The Editors of Accountability Central work to bring the many facets of Water issues -- especially quality and quantity -- into focus with news, commentary and research.  Education on the issues, public discussion and rising concern can help to bring about real and positive changes and sensible and fair solutions to the problems at hand.  Perhaps this public forum can help in some small way.  The Institute maintains a robust focus on water issues and the key players in its subscription Web-accessed knowledge management platform Sustainability HQ – click here for more information:www.sustainabilityhq.com.






Latest on Water - Quality & Quantity

April 13, 2018 Cities around the world should prepare for running out of water, experts say

Source: CNBC

It's called "Day Zero": when Cape Town, South Africa's bustling port city, sees its water taps run dry, and its population thrust into a perilous situation.

April 10, 2018 A Sperm Whale Found Dead in Spain Had 29 Kilos of Plastic in Its Stomach

Source: Science Alert

Scientists have discovered 29 kilos of plastic in the stomach of a sperm whale, which washed up on the southern coast of Spain in February.

April 4, 2018 Water stewardship and sustainability

Source: The Guardian

The scarcity, misuse and mismanagement of many of the earth’s vital resources in the face of an ever-expanding global population have given rise to discourse and action around managing and conserving the available resources.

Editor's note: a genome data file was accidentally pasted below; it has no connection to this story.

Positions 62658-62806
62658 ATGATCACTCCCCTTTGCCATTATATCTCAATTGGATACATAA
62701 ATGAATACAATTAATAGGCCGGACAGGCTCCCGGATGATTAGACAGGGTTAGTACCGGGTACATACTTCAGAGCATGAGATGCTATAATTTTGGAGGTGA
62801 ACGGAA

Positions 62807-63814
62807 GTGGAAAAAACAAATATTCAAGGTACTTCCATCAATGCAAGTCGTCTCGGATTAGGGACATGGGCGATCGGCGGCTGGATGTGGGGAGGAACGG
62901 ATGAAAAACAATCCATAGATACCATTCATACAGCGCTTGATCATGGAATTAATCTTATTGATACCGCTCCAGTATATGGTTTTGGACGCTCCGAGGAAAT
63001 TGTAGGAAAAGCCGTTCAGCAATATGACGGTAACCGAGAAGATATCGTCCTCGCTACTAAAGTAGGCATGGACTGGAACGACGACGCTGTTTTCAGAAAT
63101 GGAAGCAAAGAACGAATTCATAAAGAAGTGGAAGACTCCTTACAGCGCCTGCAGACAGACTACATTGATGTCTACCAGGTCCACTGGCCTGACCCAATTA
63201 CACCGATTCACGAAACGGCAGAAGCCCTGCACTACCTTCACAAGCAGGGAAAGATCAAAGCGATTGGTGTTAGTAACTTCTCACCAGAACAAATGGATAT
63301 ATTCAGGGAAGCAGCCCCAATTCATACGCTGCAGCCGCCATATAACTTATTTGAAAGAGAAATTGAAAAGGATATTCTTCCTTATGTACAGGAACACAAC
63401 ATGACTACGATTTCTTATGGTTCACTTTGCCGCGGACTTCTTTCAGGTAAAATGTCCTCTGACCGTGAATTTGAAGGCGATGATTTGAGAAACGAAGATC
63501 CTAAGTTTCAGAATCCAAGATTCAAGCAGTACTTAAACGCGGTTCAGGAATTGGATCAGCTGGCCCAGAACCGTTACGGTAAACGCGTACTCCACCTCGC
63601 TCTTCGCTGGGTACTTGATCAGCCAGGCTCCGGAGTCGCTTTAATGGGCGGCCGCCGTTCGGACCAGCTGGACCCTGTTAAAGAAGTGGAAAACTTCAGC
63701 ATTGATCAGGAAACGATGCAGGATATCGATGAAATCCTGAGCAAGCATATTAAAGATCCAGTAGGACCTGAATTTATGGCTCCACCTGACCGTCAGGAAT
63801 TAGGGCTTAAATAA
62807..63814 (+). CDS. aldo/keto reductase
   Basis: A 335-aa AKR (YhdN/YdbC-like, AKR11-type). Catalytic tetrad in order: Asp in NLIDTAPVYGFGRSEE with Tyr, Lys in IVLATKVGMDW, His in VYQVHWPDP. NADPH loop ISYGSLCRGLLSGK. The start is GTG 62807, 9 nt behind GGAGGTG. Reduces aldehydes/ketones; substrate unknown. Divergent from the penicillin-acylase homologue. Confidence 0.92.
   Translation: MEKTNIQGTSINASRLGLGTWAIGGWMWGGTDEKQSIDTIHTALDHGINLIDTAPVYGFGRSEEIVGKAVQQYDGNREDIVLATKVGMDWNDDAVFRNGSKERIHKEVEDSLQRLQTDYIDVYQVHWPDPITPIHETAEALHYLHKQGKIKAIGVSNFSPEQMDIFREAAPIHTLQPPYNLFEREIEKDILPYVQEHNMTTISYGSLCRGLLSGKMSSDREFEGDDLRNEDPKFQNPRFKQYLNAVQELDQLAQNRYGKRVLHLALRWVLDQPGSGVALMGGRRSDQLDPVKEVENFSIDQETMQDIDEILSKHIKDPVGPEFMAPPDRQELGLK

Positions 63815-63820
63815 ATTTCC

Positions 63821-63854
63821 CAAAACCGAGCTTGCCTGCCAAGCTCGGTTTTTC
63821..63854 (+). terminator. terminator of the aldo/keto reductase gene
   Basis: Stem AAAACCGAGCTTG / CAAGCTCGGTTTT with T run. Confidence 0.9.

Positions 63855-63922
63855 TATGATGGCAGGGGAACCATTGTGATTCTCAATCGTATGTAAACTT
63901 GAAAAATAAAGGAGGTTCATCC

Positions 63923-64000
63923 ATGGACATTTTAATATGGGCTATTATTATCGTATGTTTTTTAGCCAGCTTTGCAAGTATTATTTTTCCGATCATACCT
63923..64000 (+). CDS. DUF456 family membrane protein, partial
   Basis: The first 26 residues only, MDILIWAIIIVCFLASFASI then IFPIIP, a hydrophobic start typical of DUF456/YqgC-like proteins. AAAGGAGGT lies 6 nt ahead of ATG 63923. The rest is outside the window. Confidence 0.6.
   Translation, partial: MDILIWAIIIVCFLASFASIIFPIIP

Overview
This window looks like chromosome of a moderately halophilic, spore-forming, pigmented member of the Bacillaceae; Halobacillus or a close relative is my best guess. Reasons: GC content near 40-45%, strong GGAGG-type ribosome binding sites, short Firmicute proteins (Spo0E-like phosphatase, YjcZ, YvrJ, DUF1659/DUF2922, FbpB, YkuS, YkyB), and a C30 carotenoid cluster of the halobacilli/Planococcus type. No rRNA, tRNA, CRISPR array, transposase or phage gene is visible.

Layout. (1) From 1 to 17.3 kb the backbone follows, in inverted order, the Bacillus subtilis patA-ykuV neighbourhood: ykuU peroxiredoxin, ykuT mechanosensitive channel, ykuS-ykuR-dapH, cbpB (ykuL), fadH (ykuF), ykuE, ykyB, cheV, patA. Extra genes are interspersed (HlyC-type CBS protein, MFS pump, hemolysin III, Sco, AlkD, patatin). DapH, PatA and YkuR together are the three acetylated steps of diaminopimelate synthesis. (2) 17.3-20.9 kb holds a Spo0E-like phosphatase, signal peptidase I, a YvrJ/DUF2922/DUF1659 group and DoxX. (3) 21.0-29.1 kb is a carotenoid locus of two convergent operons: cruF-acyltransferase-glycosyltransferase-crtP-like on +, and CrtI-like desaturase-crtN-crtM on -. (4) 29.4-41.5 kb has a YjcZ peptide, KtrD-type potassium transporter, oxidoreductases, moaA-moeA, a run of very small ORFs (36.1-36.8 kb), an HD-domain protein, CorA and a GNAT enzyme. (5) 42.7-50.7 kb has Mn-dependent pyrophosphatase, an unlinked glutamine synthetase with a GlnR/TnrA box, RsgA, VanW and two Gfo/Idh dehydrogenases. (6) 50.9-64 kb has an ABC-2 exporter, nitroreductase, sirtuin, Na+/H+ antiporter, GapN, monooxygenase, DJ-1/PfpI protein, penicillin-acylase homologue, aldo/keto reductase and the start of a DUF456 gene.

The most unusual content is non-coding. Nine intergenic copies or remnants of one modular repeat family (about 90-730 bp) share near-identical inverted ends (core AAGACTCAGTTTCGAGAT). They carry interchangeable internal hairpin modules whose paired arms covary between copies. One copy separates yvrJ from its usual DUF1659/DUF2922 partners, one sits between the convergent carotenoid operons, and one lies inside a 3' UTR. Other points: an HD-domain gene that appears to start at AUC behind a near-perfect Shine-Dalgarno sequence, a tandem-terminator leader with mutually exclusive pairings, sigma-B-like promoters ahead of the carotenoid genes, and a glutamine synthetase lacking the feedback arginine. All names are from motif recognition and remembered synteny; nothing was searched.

April 3, 2018 'Day Zero': How drought, water mismanagement, politics led to crisis

Source: ABC News

Residents of Cape Town rejoiced Friday evening when an unexpected storm rolled over the drought-stricken city, dropping precious rain and loud claps of thunder throughout the night.

April 3, 2018 Antarctica Underwater Melting Worse Than Thought, Study Finds Read Newsmax Article: Study: Antarctica Underwater Melting Worse Than Thought

Source: NewsMax

A new study found hidden underwater melting beneath Antarctica is much worse than previously thought and could become the largest source of sea-level rise.

April 2, 2018 5th day of water shortages in Greece's second-largest city

Source: ABC News

Large sections of the northern Greek city of Thessaloniki have been without water for a fifth day because of damage to an old pipeline. The center and northwestern parts of Greece's second-largest city have been without water...

March 26, 2018 From Not Enough to Too Much, the World’s Water Crisis Explained

Source: National Graphic

“Day Zero,” when at least a million homes in the city of Cape Town, South Africa, will no longer have any running water, was originally scheduled for April. It was recently moved to July. The three-year long drought hasn’t ended,...

March 26, 2018 Oceans face ‘deadly trio’ of threats, study says

Source: Free Malaysia Today

“Risks to the ocean and the ecosystems it supports have been significantly underestimated,” according to the International Programme on the State of the Ocean (IPSO), a non-governmental group of leading scientists....

March 23, 2018 Evidence that the Great Pacific Garbage Patch is rapidly accumulating plastic

Source: Nature

Ocean plastic can persist in sea surface waters, eventually accumulating in remote areas of the world’s oceans. Here we characterise and quantify a major ocean plastic accumulation zone formed in subtropical waters between...

March 22, 2018 World Water Day 2018: UNESCO report confirms trouble for India; major water crisis predicted by 2050

Source: First Post

UNESCO's report ahead of World Water Day on 22 March should serve as a wake-up call for every Indian. It highlights how India is staring at a deepening water crisis with few steps being taken to ameliorate this bleak situation....